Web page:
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Dozens Of Blazes As Mass. Faces Typical Brush Fire Season

Smoke from a 2016 brush fire on Tekoa Mountain in Montgomery, Mass.
Greg Saulmon
The Republican
Smoke from a 2016 brush fire on Tekoa Mountain in Montgomery, Mass.

Weather forecasters are warning the current windy, dry conditions can contribute to a heightened risk of outdoor fires. And officials in Massachusetts have been dealing with blazes popping up all over the state.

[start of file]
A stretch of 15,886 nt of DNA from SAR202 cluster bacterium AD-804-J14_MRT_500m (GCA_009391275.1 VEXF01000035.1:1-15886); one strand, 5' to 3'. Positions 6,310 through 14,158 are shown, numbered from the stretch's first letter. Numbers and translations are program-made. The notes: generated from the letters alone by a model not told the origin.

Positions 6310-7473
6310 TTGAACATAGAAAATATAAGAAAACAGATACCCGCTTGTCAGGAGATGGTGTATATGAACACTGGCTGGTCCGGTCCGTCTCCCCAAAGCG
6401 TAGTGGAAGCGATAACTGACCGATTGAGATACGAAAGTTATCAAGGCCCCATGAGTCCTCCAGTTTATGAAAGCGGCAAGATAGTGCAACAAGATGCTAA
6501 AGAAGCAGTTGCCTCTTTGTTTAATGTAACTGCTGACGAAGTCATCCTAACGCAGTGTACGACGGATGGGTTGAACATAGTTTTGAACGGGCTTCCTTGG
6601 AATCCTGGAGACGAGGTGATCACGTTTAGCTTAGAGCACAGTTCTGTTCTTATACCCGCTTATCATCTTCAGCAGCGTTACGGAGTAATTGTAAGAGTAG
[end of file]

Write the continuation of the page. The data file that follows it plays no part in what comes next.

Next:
Over the weekend, 35 to 40 brush fires took place across Massachusetts.

Dave Celino, the chief fire warden for the state's department of conservation and recreation, said it's been a typical fire season so far. He said fire crews are seeing one lingering impact from the recent drought.

"Larger fuels, like six inches in diameter to ten inches in diameter have actually been burning in some of these fires," Celino said. "We don't typically see that in springtime fires because those larger fuels, it takes a while, it takes a month or so for them to usually dry out."

Celino said the fire season usually comes to an end around the start of May, when trees and plants start to "green-up" and become moist.

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